A number of open-source photo editing applications follow:
- The GIMP — Fully-featured raster graphics image editor available for Mac OS X, Windows, and Linux. With version 2.8, the user interface may be used in single-window mode, hardware-acceleration is being added, and in future releases, higher bit-depth support will be added.
- Krita Available for Linux. Originally intended for photo-editing, Krita is now intended much more as a painting tool, although it is still suitable for both. Has support for high bit depths.
The engine supports the following formats:
- PNG (Portable Network Graphics) — Provides lossless compression of images, but with the penalty of high filesize.
- JPEG — Provides lossy compression and very small filesizes, but image quality can suffer at higher compression values.
- TGA — Provides raw or lossless compression, but is reported not to work well on photographic images.
- DDS (DirectDraw Surface) — A Microsoft container format for S3TC, which is supported natively by many video cards. This format does not need decompression before use, which helps with loading times. It is lossy.
- WebP — A relatively new format created by Google that provides excellent lossy compression (generally 39% smaller filesize than an equivalent JPEG).
- crn — compressed texture format
Note that WebP was formerly optional when compiling the source code but is now required to ensure that everyone with the game will have it installed.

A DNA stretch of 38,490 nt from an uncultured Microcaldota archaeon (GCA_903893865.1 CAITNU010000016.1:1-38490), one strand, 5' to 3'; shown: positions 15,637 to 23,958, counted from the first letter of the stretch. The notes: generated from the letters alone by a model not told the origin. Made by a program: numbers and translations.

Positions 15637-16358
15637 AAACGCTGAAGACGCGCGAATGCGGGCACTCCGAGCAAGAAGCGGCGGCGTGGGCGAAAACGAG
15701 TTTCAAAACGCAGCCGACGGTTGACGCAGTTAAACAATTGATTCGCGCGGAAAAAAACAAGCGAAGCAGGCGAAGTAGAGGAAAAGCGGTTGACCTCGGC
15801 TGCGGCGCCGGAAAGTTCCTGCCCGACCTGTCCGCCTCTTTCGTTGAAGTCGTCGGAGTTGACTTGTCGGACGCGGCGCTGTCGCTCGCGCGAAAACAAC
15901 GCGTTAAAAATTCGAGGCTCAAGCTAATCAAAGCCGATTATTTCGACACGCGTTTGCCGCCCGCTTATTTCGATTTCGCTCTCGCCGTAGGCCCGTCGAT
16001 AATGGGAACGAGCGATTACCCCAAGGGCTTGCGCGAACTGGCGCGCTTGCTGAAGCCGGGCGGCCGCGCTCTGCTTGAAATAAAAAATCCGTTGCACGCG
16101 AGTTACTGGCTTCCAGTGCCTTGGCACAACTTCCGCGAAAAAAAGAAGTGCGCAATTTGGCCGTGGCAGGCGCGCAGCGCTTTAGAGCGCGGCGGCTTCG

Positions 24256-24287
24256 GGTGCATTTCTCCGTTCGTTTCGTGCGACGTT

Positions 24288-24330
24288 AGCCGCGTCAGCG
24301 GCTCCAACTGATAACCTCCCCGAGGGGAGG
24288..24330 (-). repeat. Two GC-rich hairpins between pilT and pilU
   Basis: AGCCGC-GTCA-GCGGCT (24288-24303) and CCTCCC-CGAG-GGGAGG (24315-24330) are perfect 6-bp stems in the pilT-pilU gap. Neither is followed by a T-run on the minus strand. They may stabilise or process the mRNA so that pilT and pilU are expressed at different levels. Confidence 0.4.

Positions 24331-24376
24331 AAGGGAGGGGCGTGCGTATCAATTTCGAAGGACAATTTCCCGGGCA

While most any graphics application that is worth using can export natively to PNG, JPEG, and TGA, most applications currently cannot export directly to DDS or WebP. Converters and plug-ins are available, however:
- Google WebP converter
- NVIDIA's DDS tools
- ATI's Compressonator for creating DDS images on Windows only.
- The GIMP DDS Plug-in for creating DDS images with GIMP version 2.8.
Note that the terms lossy and lossless were used multiple times above. Lossy means that images compressed using that format will lose some of their image quality to save space. Lossless means that the compression will not sacrifice image quality, no matter how much you compress the image with that format.
Targeting the Modern Renderer
Creating textures for use with the modern renderer is slightly different than texture creation for the vanilla renderer. This is not due to changes in formats or the like, but because of how additional rendering technologies change what information is to be encoded in which textures. Each successive rendering technology removes further information from your base texture, until only albedo (diffuse) remains: